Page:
To clarify what is meant by “justifiable to”, a law L being justifiable to an agent Alice involves two senses of justification. The first is the law being justified by practical reasons. For instance, one may think that what justifies laws against murder is that murder is wrong or that what justifies a social safety net is that such a policy would stave off the worst effects of poverty. Associated with these practical reasons are propositions, which can be moral or non-moral. For instance, the claims that murder is wrong or that we ought to alleviate the worst effects of poverty are moral propositions. The claim that a guaranteed minimum income changes the distribution of wealth in certain ways is a non-moral proposition. Both types of propositions can be associated with reasons to enact, abolish or enforce certain laws and policies. The second sense of justification is epistemic: In order for L to be justifiable to Alice, the practical reasons which justify L must be epistemically accessible to her. Little has been said about what this access condition involves; Larmore’s (2015) and Gaus’s (2011) accounts of political liberalism suggest that, at the very least, Alice having access to a reason R involves her being epistemically justified in believing that P, the proposition associated with R. More recently, Peter (2018) has argued that the propositions associated with the reasons which justify political decisions should be justifiably believed by each reasonable person. Later in this chapter, I shall defend the claim that being epistemically justified in believing that P is necessary and sufficient in having access to the reason, R. For now, it is sufficient to note that an agent must have some level of epistemic access to the practical reasons that justify a law, in order for that law to be justifiable to her.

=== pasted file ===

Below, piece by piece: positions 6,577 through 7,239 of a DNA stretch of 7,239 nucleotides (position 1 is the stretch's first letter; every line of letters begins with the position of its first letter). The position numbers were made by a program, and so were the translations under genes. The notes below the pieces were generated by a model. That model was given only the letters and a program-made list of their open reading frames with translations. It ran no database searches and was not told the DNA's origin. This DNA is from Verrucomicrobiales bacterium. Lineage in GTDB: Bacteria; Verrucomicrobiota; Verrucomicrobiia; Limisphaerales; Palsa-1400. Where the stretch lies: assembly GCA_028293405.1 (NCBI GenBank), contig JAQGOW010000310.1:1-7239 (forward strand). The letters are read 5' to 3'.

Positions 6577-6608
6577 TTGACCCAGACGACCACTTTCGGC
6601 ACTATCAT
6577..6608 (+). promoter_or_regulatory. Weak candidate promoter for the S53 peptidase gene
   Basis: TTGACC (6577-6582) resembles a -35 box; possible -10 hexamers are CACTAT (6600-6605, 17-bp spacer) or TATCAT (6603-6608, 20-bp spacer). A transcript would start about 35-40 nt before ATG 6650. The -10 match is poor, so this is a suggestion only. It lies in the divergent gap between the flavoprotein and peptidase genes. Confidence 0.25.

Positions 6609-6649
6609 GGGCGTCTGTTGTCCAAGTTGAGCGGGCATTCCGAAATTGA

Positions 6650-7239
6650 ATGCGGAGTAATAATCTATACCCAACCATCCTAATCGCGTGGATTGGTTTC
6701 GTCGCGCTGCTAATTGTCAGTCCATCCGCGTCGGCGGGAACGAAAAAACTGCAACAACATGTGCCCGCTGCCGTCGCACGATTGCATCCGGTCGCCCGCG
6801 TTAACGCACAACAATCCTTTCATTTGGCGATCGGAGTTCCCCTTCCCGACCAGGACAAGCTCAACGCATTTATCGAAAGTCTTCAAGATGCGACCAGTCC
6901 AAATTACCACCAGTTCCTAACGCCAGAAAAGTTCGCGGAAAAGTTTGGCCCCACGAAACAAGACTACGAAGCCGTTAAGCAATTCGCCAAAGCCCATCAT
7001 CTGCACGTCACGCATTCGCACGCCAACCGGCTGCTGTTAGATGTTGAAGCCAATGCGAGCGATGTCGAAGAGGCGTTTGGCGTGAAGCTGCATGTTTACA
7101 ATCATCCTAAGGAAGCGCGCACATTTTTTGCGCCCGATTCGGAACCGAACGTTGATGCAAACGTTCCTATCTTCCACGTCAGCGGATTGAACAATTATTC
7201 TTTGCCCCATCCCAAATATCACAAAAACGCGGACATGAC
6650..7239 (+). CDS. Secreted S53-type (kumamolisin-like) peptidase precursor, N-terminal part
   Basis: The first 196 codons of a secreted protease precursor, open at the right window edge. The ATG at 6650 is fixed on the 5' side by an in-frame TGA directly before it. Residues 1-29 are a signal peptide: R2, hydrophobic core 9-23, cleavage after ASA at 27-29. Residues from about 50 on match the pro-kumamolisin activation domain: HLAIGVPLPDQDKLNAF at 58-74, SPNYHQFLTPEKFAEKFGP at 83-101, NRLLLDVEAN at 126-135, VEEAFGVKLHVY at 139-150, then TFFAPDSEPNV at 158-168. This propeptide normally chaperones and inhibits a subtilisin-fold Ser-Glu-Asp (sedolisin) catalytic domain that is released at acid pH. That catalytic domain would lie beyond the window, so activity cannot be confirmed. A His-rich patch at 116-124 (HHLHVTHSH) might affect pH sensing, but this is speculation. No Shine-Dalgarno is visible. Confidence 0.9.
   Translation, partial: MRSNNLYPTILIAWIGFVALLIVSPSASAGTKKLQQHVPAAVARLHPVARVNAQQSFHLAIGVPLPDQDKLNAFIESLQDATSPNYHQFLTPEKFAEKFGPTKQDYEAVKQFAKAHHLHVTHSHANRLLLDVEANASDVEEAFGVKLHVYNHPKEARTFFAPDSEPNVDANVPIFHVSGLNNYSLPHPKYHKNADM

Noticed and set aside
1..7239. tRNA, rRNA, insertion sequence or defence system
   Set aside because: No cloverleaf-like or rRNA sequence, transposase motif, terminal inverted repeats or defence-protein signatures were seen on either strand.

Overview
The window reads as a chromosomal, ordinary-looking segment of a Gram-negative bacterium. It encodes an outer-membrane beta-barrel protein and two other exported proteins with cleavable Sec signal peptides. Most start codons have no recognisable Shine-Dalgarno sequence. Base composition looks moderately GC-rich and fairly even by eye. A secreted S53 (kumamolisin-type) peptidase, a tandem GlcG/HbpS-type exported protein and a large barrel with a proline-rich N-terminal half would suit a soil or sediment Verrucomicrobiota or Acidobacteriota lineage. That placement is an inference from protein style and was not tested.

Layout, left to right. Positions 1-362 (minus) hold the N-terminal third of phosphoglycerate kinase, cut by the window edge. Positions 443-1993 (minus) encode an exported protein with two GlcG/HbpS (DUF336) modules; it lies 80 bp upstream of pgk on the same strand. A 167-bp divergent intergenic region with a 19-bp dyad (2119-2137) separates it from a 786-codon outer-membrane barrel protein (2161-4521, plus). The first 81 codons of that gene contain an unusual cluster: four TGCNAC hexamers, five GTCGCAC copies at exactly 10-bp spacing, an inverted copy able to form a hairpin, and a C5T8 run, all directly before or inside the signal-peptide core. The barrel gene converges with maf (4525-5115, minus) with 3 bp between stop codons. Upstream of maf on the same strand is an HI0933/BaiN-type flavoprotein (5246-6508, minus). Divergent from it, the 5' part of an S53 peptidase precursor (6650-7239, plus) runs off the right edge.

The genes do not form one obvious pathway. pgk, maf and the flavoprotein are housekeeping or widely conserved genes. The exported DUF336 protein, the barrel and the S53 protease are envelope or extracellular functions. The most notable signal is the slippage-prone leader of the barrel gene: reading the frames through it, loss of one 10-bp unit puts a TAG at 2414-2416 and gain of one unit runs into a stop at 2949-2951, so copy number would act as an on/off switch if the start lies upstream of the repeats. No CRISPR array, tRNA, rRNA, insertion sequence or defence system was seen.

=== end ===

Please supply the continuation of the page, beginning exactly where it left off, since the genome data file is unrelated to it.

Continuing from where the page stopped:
Her target clearly is liberal thinking and liberal philosophy. She pinpoints the illusion of Òself possessiveÓ individualism, the liberalism which believes that the combination of rights bearing citizenship and free economic exchange can, under certain ÒjustÓ conditions, lead to more emancipation and (some kind of) equality for all, rather than, inevitably, always, growing inequalities, gender domination or Ð the typical default critique Ð colonial slavery. Clearly, the UK is not heading in any progressive direction today, on any of these points perhaps, although with rising middle classes worldwide, the debate about global inequalities is an empirical and complex one, not one to be adjudicated exclusively on reductive Marxist terms. Much of what Anderson writes is stated more reasonably as an exploration of ÒtensionsÓ within liberal democracyÑ and, yes, any good liberal would respond that, precisely, liberalism is a philosophy of tension and imperfection, of Isaiah BerlinÕs crooked timbers, of J.S. MillÕs